The role of allogeneic hematopoietic cell transplantation (alloHCT) in human immunodeficiency virus (HIV)-positive patients is not known. Using the Center for International Blood and Marrow Transplant Research database, we retrospectively evaluated 23 HIV-positive patients undergoing matched sibling donor (n = 19) or unrelated donor (n = 4) alloHCT between 1987 and 2003. The median age at alloHCT was 32 years. Indications for alloHCT were diverse and included malignant (n = 21) and nonmalignant (n = 2) hematologic disorders. Nine patients (39%) underwent transplantation after 1996, the approximate year that highly active antiretroviral therapy became standard treatment. The median time to neutrophil engraftment was 16 days (range, 7 to 30 days), and the cumulative incidences of grade II-IV acute graft-versus-host disease (aGVHD) at 100 days, chronic GVHD (cGVHD), and survival at 2 years were 30% (95% confidence interval [CI] = 14% to 50%), 28% (95% CI = 12% to 48%), and 30% (95% CI = 14% to 50%), respectively. At a median follow-up of 59 months, 6 patients were alive. Survival appears to be better in the patients undergoing alloHCT after 1996; 4 of these 9 patients survived, compared with only 2 of 14 those undergoing transplantation before 1996. These data suggest that alloHCT is feasible for selected HIV-positive patients with malignant and nonmalignant disorders. Prospective studies are needed to evaluate the safety and efficacy of this modality in specific diseases in these patients.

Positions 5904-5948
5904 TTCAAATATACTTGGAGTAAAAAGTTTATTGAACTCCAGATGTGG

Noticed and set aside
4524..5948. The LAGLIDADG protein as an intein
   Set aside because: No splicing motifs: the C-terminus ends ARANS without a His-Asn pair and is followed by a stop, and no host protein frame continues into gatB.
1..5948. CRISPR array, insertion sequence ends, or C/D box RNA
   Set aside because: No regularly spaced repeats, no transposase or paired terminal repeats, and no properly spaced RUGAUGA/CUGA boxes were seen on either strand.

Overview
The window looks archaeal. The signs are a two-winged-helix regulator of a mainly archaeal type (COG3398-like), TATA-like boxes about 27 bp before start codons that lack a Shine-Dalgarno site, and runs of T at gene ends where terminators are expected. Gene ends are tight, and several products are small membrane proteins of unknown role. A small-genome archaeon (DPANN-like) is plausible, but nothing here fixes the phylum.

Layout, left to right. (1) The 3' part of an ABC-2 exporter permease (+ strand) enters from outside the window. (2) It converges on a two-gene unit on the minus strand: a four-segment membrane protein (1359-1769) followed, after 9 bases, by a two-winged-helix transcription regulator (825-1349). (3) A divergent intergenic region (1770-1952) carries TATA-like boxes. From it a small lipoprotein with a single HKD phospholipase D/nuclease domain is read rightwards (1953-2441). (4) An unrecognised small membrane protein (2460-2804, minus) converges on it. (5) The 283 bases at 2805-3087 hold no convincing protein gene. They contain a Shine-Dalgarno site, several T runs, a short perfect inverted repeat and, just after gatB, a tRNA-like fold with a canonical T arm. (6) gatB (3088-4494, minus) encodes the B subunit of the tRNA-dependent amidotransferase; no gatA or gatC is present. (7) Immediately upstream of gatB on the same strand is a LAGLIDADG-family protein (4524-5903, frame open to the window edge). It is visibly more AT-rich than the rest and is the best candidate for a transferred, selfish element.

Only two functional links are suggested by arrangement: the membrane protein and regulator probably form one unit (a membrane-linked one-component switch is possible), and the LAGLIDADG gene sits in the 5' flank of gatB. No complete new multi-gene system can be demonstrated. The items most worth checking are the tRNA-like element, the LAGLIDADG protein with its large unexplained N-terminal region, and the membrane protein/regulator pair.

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Financial disclosure: This project was supported by funding from the National Marrow Donor Program and the Health Resources and Services Administration (Contracts 240-97-0036 and 231-02-0007, to the National Marrow Donor Program). The views expressed in this article do not reflect the official policy or position of the Health Resources and Services Administration or the National Marrow Donor Program. The authors thank the data managers at the participating transplantation centers, whose diligence in obtaining and reporting the data made this study possible.
- Bone marrow transplantation
- Human immunodeficiency virus